March 28 (Bloomberg) -- Emaar Properties PJSC’s, the builder of the world’s tallest tower in Dubai, agreed to pay the first cash dividend since 2008 after a three-hour meeting that saw heated arguments between the shareholders and executives.
The real-estate developer will pay a 10 percent cash dividend for 2010, a total of about 600 million dirhams ($163.4 million), Chairman Mohamed Alabbar, who initially wasn’t proposing a dividend, said today in Dubai. Such payment may leave the company ill-prepared to face emergencies, he told shareholders at the general assembly meeting today in Dubai.
“Everyone knows that the real estate market is going through difficult times,” he said. “I know that most people think that this year is difficult and next year is difficult and the year after, maybe, God willing, easier.”
The company’s net income tumbled 62 percent in the fourth quarter to 274 million dirhams, compared with 720 million dirhams in the corresponding period a year earlier. Dubai home prices slumped 62 percent from their peak in mid-2008 after the global credit crisis caused mortgage lending to dry up and speculative demand waned, Deutsche Bank AG said on Feb. 14.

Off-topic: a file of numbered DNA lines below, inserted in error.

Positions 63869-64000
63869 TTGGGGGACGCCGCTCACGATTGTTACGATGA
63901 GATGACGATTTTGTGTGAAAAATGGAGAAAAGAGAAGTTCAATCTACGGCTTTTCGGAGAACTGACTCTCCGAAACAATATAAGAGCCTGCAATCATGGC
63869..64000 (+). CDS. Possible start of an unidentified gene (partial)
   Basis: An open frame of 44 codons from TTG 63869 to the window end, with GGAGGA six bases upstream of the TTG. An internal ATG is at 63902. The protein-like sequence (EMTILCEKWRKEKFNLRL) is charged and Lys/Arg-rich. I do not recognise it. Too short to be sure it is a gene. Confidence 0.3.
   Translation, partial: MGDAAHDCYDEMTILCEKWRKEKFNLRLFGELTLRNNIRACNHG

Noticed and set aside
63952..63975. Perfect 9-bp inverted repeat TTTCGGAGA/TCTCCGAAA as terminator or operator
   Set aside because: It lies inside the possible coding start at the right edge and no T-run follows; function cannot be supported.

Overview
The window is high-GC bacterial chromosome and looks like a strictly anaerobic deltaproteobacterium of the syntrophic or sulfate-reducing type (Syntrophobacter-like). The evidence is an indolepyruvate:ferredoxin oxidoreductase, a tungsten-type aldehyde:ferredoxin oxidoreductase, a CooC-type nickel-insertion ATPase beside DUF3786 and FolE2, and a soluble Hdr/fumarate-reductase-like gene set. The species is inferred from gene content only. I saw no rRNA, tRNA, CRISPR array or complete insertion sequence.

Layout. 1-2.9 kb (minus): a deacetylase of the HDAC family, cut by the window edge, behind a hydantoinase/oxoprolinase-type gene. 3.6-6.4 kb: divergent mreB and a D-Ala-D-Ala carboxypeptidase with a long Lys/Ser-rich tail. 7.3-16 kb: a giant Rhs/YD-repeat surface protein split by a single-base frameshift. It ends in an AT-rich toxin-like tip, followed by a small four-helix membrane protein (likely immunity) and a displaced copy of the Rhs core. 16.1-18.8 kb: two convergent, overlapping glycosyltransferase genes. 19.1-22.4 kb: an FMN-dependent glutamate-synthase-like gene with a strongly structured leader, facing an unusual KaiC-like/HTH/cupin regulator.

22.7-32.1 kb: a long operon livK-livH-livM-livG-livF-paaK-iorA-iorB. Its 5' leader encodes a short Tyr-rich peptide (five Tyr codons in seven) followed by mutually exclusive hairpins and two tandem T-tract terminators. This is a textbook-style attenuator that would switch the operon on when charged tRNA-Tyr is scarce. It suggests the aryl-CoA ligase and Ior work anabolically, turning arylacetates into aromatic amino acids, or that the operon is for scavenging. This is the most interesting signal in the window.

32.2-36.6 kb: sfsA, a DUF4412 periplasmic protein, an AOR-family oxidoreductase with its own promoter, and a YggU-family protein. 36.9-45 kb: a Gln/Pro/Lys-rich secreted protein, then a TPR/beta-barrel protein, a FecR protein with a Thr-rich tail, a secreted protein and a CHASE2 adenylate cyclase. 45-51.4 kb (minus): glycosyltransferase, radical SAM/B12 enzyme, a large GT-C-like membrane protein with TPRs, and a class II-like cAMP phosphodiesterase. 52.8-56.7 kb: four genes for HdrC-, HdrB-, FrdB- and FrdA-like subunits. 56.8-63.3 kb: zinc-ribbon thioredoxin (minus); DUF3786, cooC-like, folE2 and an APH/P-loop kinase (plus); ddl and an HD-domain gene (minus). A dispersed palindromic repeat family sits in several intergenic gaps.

Emaar, which opened the 200-story Burj Khalifa in January 2010, handed over 770 units in the residential and commercial tower and 3,500 units in total. Buyers in Dubai pay for apartments based on how much work is completed, with a final amount due when keys are handed over.
Emaar shares rose 0.6 percent at to 3.18 dirhams at the 02:00 p.m. close in Dubai, the highest level since Feb. 15 according to data compiled by Bloomberg. The shares are down 10 percent this year.
Several shareholders complained during today’s meeting that their investments in the company haven’t paid out in years and demanded as much as a 30 percent dividend.
“If we pay what you are asking of us, we would be in automatic default and we would breach our covenants with banks, which stipulate the company’s needed cash position and other requirements” Alabbar said repeatedly. Shareholders rejected his proposal to pay a 500 million-dirham cash dividend and a 5 percent bonus share before agreeing to the 10 percent payout.
Emaar owns a 45 percent stake in Islamic mortgage provider Amlak PJSC and has outstanding loans of 772.6 million dirhams to the company, which was barred from trading in November 2008.
Emaar said in January that it sold $500 million in Islamic bonds, and the company raised the same amount in December to repay short-term loans. The developer plans to raise $2 billion in total.
To contact the editor responsible for this story: Andrew Blackman in Berlin at Ablackman@bloomberg.net